The trailhead is accessible from Chuckanut Drive (a destination in and of itself, Chuckanut Drive is continually rated as one of the most scenic drives in the country). Starting out on the Pacific Northwest Trail, the first mile of serpentine trail will make you glad to see a much needed bench in a clearing. Take a seat to catch your breath, drink some water, and take in the view of Samish Bay. This sunny area is also enjoyed by local wildlife, as we found the last time we hiked the trail and I let out a small yelp at the sight of a garter snake, sunning itself on the path.
Around the 2 mile mark, you can spot large boulders (erratics) just off the trail, and small streams stemming from both Lizard and Lily lakes. This section of trail is under denser tree cover, keep the trail a welcome cool in the warm summer months. The next trail junction will be quite obvious for a sad reason. Talus Trail, which leads to the base of Oyster Dome, has been closed due to the negative impact of human interaction with the bat colonies that make their homes in the caves created by the craggy talus rock formations. Please respect the trail signs and continue to the right towards the peak of Oyster Dome. At the top of this section of trail, you'll come to the final junction. The trail to the right leads to Lily and Lizard Lakes, while the Rock Trail to the left leads to the top of Oyster Dome. The signage here is slightly dubious, and the only obvious marking indicating Oyster Dome's location is an “O” with an arrow pointing left carved into the bark of a tree.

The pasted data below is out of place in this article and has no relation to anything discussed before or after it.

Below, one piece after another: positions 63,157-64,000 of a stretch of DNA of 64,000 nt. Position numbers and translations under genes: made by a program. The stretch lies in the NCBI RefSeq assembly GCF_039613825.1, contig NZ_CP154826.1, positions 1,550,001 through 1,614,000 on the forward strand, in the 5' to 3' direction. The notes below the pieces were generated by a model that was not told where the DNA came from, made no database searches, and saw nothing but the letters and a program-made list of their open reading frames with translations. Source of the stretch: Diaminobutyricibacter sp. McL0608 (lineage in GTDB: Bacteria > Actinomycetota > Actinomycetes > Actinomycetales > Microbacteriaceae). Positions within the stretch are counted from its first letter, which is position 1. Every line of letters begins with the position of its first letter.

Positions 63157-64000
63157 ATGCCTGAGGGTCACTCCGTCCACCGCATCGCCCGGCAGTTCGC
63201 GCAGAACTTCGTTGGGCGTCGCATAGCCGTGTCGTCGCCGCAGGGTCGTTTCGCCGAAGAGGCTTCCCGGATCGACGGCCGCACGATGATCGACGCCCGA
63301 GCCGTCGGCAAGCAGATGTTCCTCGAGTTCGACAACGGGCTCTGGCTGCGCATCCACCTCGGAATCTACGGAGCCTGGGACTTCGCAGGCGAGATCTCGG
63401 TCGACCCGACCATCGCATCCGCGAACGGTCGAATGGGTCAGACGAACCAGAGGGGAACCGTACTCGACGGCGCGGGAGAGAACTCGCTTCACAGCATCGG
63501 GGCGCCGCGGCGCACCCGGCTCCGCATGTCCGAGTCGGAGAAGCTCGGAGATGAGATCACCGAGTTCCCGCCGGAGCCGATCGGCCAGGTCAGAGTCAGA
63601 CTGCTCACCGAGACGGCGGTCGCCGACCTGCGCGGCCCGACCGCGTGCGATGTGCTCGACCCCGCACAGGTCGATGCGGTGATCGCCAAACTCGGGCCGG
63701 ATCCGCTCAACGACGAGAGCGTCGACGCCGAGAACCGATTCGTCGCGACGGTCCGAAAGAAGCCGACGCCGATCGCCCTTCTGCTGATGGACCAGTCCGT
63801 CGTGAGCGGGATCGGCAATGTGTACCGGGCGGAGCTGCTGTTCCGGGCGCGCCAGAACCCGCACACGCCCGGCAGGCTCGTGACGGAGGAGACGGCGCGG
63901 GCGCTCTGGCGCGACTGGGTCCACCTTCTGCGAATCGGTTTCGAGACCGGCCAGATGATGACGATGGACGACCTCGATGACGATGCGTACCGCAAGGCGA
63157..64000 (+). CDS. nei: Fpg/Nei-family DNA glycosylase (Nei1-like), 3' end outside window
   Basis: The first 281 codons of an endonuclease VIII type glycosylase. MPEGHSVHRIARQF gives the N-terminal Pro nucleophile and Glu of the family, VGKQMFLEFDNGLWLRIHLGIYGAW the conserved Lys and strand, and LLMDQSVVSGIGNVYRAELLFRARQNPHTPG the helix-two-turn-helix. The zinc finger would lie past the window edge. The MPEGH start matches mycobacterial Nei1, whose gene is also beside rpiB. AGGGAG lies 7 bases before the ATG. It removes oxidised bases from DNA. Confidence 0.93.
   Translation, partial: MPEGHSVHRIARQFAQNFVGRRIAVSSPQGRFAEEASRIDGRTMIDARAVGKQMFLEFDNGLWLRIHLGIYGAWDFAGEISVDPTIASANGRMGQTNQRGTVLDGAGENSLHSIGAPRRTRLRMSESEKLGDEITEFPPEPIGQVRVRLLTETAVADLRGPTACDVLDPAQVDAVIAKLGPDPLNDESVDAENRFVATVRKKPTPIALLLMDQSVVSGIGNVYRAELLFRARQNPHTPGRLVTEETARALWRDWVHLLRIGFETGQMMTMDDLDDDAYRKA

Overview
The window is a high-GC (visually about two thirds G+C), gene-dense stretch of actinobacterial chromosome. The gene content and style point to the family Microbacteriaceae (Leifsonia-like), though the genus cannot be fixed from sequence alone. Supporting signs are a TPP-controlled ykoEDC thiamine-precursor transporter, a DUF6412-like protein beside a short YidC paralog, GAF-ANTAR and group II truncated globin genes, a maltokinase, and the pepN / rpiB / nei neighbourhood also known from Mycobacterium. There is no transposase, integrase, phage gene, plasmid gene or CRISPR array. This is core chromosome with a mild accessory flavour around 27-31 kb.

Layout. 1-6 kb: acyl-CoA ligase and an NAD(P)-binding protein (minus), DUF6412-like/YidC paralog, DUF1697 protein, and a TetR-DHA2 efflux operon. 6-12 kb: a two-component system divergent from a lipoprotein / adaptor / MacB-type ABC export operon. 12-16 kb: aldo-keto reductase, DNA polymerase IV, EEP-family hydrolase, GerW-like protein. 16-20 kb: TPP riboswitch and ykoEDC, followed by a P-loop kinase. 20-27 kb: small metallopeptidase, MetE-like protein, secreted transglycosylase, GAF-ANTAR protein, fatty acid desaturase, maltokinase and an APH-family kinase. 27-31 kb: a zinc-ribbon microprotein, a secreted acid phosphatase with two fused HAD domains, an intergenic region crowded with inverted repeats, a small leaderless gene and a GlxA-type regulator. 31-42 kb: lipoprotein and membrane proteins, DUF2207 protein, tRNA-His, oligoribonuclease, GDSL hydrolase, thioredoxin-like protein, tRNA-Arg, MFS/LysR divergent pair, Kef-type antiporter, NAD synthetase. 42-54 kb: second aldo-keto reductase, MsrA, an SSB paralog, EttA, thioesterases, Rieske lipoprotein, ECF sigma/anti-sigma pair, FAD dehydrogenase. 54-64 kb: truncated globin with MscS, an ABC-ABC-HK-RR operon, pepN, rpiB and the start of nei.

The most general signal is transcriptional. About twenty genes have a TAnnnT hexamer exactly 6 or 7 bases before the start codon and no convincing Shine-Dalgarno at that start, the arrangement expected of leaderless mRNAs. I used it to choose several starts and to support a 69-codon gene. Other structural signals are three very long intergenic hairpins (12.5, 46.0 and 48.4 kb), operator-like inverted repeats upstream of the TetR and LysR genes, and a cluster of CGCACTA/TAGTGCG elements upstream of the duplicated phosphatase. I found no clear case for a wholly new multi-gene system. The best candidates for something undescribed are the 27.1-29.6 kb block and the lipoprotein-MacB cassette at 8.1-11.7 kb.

Before undertaking the final knee-aching slope, you'll cross the largest of the few stream crossings on this trail. You shouldn't worry about getting wet, as there are strategic rocks for easy hop-skip-jumping to the other bank. Again, just be careful—these rocks are wet and slick. You'll looking straight up at perhaps the steepest part of the Oyster Dome trail. Here, tree roots have helped to create natural stairs up the slope. But just think, at the top of this last slope, that pint-worthy view is waiting.
Oyster Dome presents one of best views of the San Juans from the Bellingham area. Looking at Samish Bay, when the tide is out you'll be able to see the beds of Taylor Shellfish farm. To the left, you'll see a sliver of rural fields in Skagit County and the outcropping peninsula of Samish Island. The islands in view include Guemes, Cypress, Orcas, Sinclair, Vendovi, Eliza, and Lummi. Beyond, on a clear day, you'll be able to make out the snow-capped peaks of the Olympics. Take in the view—you've earned your pint.
For a detailed account of the geological features of Blanchard Mountain, the science nerd in me implores the science nerd in you to read Dave Tucker's fantastic post over at Northwest Geology Field Trips:
As always, a great resource for trip reports, Washington Trail's Association has a great page on Oyster Dome: http://www.wta.org/go-hiking/hikes/oyster-dome